Direct competition is resource intensive. Just to compete, species and companies have to invest heaps of energy in long trunks and roots, extra hunting and massive advertising campaigns for instance, instead of expanding or improving production. To avoid these costs they move into niches. Where there are multiple species or companies with very similar habits, one will eventually get an advantage somewhere and use it to get further ahead and outcompete the others. Consequently those that survive employ slightly different tactics and are spread between different habitats and markets. The fast food diverged from the fancy restaurants way back and nestled into more isolated markets. The fast food members have since emphasised their differences through differentiation of colourful plastic toys, varieties of hamburger and corporate identity, to appeal to different prey.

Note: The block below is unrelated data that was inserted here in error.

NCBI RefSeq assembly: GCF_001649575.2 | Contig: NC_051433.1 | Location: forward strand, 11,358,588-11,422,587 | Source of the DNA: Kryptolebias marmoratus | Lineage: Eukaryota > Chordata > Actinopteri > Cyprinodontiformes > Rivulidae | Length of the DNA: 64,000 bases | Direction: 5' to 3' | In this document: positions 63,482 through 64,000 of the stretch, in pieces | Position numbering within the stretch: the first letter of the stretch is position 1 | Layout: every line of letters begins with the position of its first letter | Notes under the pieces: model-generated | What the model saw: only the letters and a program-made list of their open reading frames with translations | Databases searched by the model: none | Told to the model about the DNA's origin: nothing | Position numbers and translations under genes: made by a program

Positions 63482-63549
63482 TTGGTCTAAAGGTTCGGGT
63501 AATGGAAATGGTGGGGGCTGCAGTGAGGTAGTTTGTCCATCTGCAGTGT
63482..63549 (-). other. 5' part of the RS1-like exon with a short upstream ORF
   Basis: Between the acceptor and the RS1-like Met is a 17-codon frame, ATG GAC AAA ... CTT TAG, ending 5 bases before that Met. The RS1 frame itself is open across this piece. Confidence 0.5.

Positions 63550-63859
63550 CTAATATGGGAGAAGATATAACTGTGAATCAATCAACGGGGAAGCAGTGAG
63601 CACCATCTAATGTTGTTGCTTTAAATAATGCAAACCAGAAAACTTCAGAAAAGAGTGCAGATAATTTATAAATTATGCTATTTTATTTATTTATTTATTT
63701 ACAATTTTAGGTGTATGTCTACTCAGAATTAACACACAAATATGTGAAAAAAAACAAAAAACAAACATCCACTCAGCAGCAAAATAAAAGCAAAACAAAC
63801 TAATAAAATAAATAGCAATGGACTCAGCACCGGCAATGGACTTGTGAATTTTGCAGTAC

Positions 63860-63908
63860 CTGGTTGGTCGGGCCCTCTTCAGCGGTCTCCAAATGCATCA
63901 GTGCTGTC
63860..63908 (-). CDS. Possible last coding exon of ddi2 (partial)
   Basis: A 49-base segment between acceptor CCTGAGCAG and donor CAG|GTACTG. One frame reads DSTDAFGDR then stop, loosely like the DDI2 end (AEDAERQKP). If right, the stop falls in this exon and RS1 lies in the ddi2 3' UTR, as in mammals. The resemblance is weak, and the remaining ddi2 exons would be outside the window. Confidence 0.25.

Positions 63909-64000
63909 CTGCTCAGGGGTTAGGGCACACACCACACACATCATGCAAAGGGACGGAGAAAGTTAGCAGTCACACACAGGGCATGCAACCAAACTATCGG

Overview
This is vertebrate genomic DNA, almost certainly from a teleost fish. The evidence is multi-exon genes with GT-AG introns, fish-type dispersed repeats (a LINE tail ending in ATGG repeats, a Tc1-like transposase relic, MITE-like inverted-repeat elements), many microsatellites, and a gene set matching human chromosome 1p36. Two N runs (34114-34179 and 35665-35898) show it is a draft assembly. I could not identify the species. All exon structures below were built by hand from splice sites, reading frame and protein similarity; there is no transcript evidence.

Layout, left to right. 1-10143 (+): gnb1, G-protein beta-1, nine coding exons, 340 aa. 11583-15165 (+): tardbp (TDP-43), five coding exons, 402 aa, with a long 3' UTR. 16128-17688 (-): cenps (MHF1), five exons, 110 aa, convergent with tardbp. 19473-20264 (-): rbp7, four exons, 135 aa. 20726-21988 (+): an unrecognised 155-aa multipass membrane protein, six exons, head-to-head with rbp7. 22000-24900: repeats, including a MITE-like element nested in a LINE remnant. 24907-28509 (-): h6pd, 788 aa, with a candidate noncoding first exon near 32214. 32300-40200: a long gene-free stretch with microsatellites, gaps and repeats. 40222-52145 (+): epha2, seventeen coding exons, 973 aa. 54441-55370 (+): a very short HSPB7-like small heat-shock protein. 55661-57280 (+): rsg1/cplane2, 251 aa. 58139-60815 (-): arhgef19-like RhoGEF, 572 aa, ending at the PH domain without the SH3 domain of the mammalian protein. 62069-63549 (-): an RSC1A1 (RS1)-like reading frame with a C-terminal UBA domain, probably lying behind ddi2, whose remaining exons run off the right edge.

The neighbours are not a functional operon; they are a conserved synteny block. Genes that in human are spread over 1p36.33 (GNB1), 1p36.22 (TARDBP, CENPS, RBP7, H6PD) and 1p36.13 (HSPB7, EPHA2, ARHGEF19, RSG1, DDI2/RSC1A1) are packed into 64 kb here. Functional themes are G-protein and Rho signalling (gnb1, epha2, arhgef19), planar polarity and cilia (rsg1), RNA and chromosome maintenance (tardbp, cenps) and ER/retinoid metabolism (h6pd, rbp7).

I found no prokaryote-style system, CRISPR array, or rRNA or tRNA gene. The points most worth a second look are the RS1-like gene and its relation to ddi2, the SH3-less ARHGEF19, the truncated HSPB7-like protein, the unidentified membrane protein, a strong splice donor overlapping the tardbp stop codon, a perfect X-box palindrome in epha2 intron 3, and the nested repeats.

Companies can even evolve according to the prey’s preferences, their appendages growing beautiful but functionless layers of plastic and coloured cardboard, along with scents precisely attuned to attract passing shoppers.
All right, the mechanisms are half different (companies at least try to steer their behaviour, though I reckon natural selection comes in there to a great extent too). And the structure of the larger system is perhaps different (unless people are the decomposers, the production chain the trophic levels…yeah, whatev).